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Antidepressants Linked to Premature Births

By Senior News Editor
Reviewed by John M. Grohol, Psy.D. on October 30, 2009

Antidepressants May Cause Premature BirthPregnant women who take antidepressant medication are three times more likely to have a premature delivery, according to a new study.

Researchers from three prominent universities found that a combination of medication use and depression – either before or during pregnancy – was strongly linked to delivery before 35 weeks’ gestation.

Amelia Gavin, lead author and a University of Washington assistant professor of social work, said the findings highlight the need for carefully planned studies that can clarify associations between depression, psychiatric medications and preterm delivery.

“Women with depression face difficult decisions regarding the benefits and risks of using psychotropic medications in pregnancy,” Gavin said.

“Therefore, a focus on disentangling medication effects and depression effects on mother and offspring health should be a major clinical priority.”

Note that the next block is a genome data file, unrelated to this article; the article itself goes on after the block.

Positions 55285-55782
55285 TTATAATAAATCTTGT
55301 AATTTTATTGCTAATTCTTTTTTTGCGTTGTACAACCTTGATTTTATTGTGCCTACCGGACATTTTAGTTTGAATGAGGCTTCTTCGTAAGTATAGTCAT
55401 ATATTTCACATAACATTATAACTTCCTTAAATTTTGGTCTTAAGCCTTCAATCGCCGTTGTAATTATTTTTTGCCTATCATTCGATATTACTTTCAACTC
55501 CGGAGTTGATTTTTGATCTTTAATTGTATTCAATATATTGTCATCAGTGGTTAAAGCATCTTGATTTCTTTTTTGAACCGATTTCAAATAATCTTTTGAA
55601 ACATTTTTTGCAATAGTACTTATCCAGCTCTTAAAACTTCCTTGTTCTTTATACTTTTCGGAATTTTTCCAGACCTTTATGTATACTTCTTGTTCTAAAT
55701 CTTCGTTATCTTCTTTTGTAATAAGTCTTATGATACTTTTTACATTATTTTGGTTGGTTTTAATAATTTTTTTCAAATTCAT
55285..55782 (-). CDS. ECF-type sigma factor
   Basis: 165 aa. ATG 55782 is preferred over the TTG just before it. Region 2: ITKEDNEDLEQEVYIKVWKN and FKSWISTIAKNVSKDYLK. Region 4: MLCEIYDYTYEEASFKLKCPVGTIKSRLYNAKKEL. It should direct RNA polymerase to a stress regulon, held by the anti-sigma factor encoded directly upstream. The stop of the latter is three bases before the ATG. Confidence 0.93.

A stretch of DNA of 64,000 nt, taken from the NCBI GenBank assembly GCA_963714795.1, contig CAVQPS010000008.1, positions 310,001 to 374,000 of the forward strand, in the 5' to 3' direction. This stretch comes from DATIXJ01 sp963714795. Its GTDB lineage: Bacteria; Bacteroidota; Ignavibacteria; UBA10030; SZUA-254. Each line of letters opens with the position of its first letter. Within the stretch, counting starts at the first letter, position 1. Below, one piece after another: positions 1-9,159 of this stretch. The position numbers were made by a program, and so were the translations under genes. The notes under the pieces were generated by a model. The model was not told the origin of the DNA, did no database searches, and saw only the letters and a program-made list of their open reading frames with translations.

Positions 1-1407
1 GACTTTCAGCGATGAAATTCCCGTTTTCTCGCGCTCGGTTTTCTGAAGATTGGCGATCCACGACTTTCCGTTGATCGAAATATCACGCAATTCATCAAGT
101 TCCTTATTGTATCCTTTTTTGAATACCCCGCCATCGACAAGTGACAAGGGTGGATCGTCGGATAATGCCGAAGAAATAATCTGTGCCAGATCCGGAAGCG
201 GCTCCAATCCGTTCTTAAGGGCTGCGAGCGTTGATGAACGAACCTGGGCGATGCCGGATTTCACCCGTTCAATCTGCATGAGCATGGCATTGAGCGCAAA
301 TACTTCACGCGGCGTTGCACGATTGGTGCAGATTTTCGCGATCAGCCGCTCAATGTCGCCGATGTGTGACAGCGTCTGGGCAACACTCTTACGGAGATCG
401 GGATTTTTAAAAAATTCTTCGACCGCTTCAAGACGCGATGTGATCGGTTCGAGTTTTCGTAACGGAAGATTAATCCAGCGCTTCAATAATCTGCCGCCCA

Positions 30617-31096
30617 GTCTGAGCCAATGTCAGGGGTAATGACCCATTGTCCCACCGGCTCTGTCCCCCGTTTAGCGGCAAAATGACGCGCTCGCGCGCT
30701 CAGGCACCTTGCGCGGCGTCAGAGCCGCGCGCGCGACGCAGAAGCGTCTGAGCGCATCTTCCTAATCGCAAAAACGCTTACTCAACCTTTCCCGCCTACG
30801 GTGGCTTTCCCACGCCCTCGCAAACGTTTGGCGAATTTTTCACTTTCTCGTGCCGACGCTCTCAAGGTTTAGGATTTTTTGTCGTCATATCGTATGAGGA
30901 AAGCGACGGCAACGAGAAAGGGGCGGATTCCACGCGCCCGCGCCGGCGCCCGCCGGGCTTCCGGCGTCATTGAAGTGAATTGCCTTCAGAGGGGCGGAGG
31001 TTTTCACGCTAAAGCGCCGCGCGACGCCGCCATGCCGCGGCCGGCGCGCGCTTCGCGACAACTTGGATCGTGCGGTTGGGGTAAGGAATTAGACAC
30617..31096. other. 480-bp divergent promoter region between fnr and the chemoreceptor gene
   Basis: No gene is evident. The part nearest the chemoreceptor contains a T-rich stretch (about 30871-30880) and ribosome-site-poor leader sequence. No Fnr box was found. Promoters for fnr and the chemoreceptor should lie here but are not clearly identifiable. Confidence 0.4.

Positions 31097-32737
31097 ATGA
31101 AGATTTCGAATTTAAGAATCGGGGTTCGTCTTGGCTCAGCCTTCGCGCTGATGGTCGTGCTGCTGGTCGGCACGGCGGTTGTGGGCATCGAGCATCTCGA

“Medication use may be an indicator of depressive symptom severity, which is a direct or indirect contributing factor to preterm delivery,” added Kristine Siefert, co-author and a University of Michigan professor of social work.

Most physicians initiated preterm deliveries after the women suffered complications, such as pre-eclampsia, poor fetal growth or acute hemorrhage.

The study examined the associations among maternal depression, psychiatric medication use in pregnancy and preterm delivery among women in five Michigan communities who received prenatal care at one of 52 participating clinics between September 1998 and June 2004. These women had to be at least 15 years old, with no history of diabetes, and were 15 to 27 weeks pregnant.

Researchers from the University of Washington, Michigan and Michigan State analyzed responses of nearly 3,020 women who participated in the Michigan-based Pregnancy Outcomes and Community Health Study, which asked about depressive symptoms that occurred within the week of taking the questionnaire.

The study also asked about the women’s history of depression that required medication, such as tranquilizers or sleeping pills.

Overall, 335 women (11 percent) delivered preterm. Among the women who reported having depression during pregnancy, 75 percent had a history of depression and 62 percent used medication in the first half of pregnancy.

Another finding showed that without medication use, elevated levels of depressive symptoms at midpregnancy and history of depression did not pose an increased risk of preterm delivery.

Source: University of Washington

 

APA Reference
Nauert, R. (2009). Antidepressants Linked to Premature Births. Psych Central. Retrieved on December 22, 2014, from http://psychcentral.com/news/2009/10/30/antidepressants-linked-to-premature-births/9244.html